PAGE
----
Ta-Dah! by Aaron J. Housholder

vintage illustration of magician performing card trick

“Image from page 589 of “Modern magic: A practical treatise on the art of conjuring. (1885)” (image via Flickr user Internet Archive Book Images)

The twins were named Abra and Cadabra because Dad was indifferent and Mom had a crush on Chuckles, the poorly-named local magician. He played birthday parties and daycare centers and generally scared the children to tears and never chuckled at all. “He’s so dark and angsty,” Mom once said to Dad, in what must be called breathy tones. Dad said nothing and twiddled his thumbs, as always.

The twins’ older brother was named Lance because Mom tried to stab Dad with a sword-shaped letter opener shortly after her water broke. She would have pierced his chest right there in the soggy home office except for the harmonica hidden in the inside pocket of his purple corduroy blazer. Everyone chalked the musical stabbing up to pre-birth hormones and anxiety, but Lance came to know as he grew older that Mom was a local-Gothic-magician-chasing crazy person, and that Dad was a purple-coat-wearing crazy person too. An attempted stabbing was inevitable at some point. And the twins were loathsome on top of all that.

Their loathsomeness became a problem for Lance after Dad’s reaction when Mom ran off with Chuckles. Instead of fighting for the integrity of their family unit, Dad handled his grief and rejection by cutting a hole at the base of the living room wall, a hole shaped like a Tom and Jerry mousehole but much larger, and then lying on his back with his head in the hole. He lay there for a few hours each day at first, occasionally twiddling his thumbs or wetting himself but otherwise remaining motionless and oblivious to the activity in his house. Soon he made the hole his permanent residence. The care of the younger boys then fell to Lance, whose loathing for them steadily grew.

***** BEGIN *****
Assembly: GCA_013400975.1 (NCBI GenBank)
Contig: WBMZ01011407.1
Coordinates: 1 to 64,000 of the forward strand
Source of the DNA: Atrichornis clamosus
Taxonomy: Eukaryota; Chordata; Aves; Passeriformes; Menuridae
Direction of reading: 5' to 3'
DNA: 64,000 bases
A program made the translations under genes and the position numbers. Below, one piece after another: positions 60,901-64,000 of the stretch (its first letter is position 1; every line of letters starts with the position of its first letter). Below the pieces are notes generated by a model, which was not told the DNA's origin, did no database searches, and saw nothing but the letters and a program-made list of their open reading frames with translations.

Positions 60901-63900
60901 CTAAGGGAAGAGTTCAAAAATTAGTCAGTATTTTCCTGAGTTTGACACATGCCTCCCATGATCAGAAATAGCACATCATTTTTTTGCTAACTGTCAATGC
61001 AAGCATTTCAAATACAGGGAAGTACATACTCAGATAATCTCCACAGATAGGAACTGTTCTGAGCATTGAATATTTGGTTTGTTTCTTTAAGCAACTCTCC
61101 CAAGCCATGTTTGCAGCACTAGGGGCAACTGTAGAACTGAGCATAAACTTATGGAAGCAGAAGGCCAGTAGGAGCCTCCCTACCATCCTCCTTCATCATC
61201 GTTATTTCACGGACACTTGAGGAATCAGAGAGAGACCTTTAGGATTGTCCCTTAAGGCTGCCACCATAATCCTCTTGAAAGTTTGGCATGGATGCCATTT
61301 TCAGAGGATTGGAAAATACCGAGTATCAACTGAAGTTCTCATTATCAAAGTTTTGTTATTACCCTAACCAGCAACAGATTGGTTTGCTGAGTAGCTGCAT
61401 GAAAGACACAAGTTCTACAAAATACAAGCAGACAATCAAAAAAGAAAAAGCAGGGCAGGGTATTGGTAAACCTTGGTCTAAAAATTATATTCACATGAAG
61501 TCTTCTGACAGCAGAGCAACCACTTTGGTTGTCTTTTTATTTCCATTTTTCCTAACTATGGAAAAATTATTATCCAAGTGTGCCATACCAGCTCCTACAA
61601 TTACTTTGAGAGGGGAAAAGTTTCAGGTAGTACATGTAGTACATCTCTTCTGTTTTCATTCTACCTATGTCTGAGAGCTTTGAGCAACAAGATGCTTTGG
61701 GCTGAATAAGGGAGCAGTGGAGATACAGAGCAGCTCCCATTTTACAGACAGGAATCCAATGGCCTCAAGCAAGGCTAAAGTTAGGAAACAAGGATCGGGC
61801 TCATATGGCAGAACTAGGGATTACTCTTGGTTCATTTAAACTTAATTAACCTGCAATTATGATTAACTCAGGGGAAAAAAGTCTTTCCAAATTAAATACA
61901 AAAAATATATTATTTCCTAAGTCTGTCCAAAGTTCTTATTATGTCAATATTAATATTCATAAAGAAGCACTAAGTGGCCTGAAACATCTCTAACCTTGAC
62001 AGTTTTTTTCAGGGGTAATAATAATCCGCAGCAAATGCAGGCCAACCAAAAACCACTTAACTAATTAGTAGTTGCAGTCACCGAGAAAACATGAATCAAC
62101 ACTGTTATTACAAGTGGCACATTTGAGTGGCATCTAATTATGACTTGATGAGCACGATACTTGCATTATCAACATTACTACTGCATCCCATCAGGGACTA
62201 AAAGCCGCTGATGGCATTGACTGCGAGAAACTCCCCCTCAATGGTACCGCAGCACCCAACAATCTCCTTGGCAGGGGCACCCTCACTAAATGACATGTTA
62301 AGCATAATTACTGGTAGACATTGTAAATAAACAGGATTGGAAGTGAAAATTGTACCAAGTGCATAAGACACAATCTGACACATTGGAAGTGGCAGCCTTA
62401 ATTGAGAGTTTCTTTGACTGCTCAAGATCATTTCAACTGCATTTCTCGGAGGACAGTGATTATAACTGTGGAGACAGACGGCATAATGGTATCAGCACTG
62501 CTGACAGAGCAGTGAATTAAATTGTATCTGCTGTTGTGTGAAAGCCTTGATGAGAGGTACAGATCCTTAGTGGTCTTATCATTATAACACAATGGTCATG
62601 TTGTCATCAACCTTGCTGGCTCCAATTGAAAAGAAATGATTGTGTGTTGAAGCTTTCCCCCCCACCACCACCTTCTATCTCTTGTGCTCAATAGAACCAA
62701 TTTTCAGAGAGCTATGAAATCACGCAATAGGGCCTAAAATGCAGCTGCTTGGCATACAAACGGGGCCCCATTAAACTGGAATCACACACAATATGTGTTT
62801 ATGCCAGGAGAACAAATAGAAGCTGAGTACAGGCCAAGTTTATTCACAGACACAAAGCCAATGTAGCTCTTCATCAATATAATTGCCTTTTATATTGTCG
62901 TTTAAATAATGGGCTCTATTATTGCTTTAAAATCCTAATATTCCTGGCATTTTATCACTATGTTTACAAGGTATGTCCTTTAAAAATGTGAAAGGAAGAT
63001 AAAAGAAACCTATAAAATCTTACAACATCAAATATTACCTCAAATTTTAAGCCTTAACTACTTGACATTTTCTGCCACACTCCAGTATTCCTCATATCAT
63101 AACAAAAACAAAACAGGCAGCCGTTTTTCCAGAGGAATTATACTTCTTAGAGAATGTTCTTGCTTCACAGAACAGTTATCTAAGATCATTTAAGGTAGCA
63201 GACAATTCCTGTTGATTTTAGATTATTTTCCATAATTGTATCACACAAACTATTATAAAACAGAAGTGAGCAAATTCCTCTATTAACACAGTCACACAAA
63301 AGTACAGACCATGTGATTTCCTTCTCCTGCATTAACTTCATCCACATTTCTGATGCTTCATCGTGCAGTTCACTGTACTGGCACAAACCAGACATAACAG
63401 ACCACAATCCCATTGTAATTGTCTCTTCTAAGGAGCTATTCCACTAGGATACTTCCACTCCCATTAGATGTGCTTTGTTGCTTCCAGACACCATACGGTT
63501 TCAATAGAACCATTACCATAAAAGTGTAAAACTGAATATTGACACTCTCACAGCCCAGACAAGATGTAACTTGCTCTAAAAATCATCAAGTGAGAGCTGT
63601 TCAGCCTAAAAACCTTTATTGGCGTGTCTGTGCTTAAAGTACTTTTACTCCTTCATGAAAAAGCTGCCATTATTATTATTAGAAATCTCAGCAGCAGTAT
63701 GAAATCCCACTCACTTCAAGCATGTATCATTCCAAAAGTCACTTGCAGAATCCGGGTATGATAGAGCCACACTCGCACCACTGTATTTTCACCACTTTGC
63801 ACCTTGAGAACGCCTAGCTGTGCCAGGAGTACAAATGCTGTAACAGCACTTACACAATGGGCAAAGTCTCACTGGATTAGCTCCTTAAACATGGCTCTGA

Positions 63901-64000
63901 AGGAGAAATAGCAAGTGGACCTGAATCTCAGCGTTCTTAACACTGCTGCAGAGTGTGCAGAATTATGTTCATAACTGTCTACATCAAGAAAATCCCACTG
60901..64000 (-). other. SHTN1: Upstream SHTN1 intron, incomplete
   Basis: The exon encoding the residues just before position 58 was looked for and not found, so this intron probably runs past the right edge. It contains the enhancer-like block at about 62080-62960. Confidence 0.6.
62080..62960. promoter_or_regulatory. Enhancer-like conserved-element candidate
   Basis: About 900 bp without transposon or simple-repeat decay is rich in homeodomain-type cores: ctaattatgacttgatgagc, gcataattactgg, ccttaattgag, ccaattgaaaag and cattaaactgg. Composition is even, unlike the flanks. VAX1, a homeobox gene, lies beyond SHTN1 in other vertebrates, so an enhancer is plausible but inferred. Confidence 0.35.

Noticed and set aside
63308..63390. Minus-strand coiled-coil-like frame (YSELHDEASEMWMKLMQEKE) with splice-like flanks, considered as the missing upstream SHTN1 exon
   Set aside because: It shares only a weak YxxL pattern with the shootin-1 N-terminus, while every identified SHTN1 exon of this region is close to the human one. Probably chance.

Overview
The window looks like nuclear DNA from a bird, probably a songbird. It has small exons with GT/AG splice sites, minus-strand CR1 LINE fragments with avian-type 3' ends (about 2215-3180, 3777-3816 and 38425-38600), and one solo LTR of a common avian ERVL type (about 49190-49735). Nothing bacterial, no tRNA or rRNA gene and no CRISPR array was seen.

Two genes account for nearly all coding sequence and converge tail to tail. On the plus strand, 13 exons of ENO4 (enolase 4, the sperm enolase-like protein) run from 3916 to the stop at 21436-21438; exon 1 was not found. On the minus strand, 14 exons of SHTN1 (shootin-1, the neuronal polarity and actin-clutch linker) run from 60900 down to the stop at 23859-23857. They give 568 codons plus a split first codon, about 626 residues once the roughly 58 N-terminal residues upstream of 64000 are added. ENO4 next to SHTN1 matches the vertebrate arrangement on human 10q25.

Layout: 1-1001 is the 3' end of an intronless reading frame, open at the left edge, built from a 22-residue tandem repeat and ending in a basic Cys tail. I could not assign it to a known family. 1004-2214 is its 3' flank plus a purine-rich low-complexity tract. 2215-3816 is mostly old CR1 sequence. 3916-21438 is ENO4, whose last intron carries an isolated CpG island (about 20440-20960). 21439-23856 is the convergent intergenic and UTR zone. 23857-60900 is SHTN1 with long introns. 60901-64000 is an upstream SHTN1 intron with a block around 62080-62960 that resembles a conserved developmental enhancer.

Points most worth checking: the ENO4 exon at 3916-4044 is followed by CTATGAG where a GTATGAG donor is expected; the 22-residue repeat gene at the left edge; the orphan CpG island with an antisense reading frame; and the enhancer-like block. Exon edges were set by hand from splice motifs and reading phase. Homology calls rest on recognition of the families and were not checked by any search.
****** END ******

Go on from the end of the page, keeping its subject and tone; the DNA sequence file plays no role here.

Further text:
In this fashion twenty years passed. The twins were now twenty-eight and still needed Lance’s care. At thirty-two, he considered himself to be their de facto father, particularly as all attempts to give the boys up for adoption or to sell them at garage sales had failed, and also particularly as their father still lay in the living room with his head in the wall. It fell to Lance to care for his father as well. It was he who, some years ago, cut a hole in the wall above the mousehole and contrived a way to drop food and water down onto Dad’s face. Abra and Cadabra spent those years perfecting their magic act by plugging the higher hole with long colorful handkerchiefs, then pulling them out of the wall with a flourish, saying “Ta-Dah!” and then bowing to their older brother. Lance also tiled and guttered the living room floor around Dad so they could occasionally douse him with water to wash away the filth. He twice caught the boys building a box around Dad’s prone body so they could saw him in half.

It was Lance, too, who opened the door to Mom when she came back brokenhearted after Chuckles left her for a dwarf woman in a fluffy pink bunny costume, and who saved Mom when Abra and Cadabra decided to thrash her about the head and neck with their bendy dollar-store magic wands. Mom spent a week stepping over Dad in the living room as though she did not notice him and then ran off with Jethro the cable guy, who promised her premium channels for life if she’d move to Texas with him. Lance sometimes thought of her as he hosed off Dad and hoped the Showtime reception was good in Waco.